Posts Tagged ‘Productivity

01
Sep
10

Patience Pays

 

Originally uploaded by jaboopee

Patience pays, wait, let the hand of God work for you, and all good things will reach you ~Yogi Bhajan

Fundamentally, planning is about creating the steps between a current situation and a chosen future.  Steps are taken –containers / structures are created i.e. a spider spins a web, an entrepreneur writes a business plan.  Often, frustration occurs when as soon as the structure is designed, we continue to expect specific linear results and become lost and identified with goals and the container itself. How can we relax when our structure demands that there are customers to capture, products to be sold, and bills to be paid?

One option is to be patient, trust ourselves, and relax anyway. When we are patient, we can pay deep attention, remember who we are, adjust accordingly, and allow all good things to reach us.

On a recent trip to Bastrop State Park near Austin, my husband and I stayed in a cabin in the woods. On the back porch was a picnic table set in tight quarters on cement with waist high stone walls. Four mornings in a row I walked thru the area to do my yoga by the water. Every morning there was a spider web spun from the same side of the bench to the same stone wall. Every morning I walked on the other side of the bench, so a not to disturb the web. When I was done with yoga, the web was gone. The spider seemingly made adjustment for visitors! (OK, maybe it just closed down shop at daybreak). I imagined her setting up shop sometime in the middle of the night, patiently waiting to receive – basking in the moonlight -never expending an ounce of energy more then she needed to, including any mind games about why she has to deal with people in the morning.

Evolving business practices proactively interweave attention, action, and adjustment.  Patience is a practice of deep attention and is access to balancing allowing and receiving. A practice that pays to the bottom-line and beyond.

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16
Jul
10

How to Deal with Overwhelm


The recent ProBlogger Blog Post by Darren Rowse, about how to get things done when you’re dealing with overwhelm, caught my eye.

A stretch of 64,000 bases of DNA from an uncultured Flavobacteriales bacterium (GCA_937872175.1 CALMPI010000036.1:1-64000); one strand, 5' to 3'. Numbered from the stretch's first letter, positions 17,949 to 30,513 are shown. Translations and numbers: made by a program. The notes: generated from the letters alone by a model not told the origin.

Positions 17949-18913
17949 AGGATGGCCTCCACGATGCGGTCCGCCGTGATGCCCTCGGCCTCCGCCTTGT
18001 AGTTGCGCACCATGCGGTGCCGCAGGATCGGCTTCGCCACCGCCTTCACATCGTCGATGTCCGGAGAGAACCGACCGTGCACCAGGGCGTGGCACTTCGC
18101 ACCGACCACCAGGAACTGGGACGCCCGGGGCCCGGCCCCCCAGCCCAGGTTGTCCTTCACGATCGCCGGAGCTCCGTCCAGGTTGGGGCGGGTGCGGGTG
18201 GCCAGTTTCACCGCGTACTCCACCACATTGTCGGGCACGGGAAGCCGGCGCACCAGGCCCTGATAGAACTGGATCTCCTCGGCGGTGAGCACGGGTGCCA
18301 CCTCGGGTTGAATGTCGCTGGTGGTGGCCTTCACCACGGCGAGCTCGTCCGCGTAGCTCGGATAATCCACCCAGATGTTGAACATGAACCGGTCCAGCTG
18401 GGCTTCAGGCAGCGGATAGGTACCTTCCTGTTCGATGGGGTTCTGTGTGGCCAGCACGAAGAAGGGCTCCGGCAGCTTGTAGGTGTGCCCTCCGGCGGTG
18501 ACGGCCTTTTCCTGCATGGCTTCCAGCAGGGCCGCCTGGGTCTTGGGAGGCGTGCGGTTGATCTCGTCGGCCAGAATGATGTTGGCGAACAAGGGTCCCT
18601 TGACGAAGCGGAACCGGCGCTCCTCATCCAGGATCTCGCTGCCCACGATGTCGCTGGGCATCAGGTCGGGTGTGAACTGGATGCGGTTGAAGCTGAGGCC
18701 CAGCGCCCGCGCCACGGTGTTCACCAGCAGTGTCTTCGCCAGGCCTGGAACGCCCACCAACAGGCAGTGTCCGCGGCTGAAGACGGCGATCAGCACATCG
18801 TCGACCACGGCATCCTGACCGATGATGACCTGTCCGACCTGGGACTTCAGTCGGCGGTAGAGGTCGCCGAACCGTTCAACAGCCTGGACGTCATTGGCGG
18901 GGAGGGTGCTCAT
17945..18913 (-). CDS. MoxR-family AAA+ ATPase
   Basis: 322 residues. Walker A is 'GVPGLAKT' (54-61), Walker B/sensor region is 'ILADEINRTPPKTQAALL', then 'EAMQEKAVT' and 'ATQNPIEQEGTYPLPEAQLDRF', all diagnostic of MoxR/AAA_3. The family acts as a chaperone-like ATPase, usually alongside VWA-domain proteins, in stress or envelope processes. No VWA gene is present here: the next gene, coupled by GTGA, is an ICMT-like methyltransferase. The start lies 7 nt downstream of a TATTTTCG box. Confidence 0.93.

Right now I am feeling a little overwhelmed with my business and I can’t think of one client I have worked with that has not experienced overwhelm at some point with their business or leadership role. Even when it is all good e.g. new projects, new clients, new offers –there is a darkness to overwhelm that can sometimes be paralyzing.

Here are the 4 ProBlogger tips integrated with a few thoughts of my own:

1. Focus upon the things you can control Don’t spend time worrying about factors you have little or no control over –focus on the things you can control.

2. Break it down into bite-size tasks Identify what smaller tasks need to be achieved to get the larger vision or project accomplished, then create a timeline with the tasks that you can check off as you go. Sometimes, just the act of organizing what it is you need to do can be a great relief.

3. Talk to others Don’t wallow in desperation and fear of what needs to be accomplished. Verbalize to others what you are feeling and consider collaborations so you don’t feel alone. Remember that talking to others includes prayer and meditation i.e. communicating with a source greater than yourself.

4. Start There comes a time when you just need to roll up your sleeves and start –the hardest part is often taking the first step. Avoid busy-work and be honest with yourself when are doing something that is simply a distraction.

Most importantlythink of your business or project as the river you have invited to flow into your life. The most important thing you can do is to breath, relax, and float –focus on navigating the water and you won’t get caught on the dark rocks of overwhelm.

To read the full ProBlogger Post and/or subscribe to ProBlogger Blog Tips

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15
Jun
10

The Principle of Wheat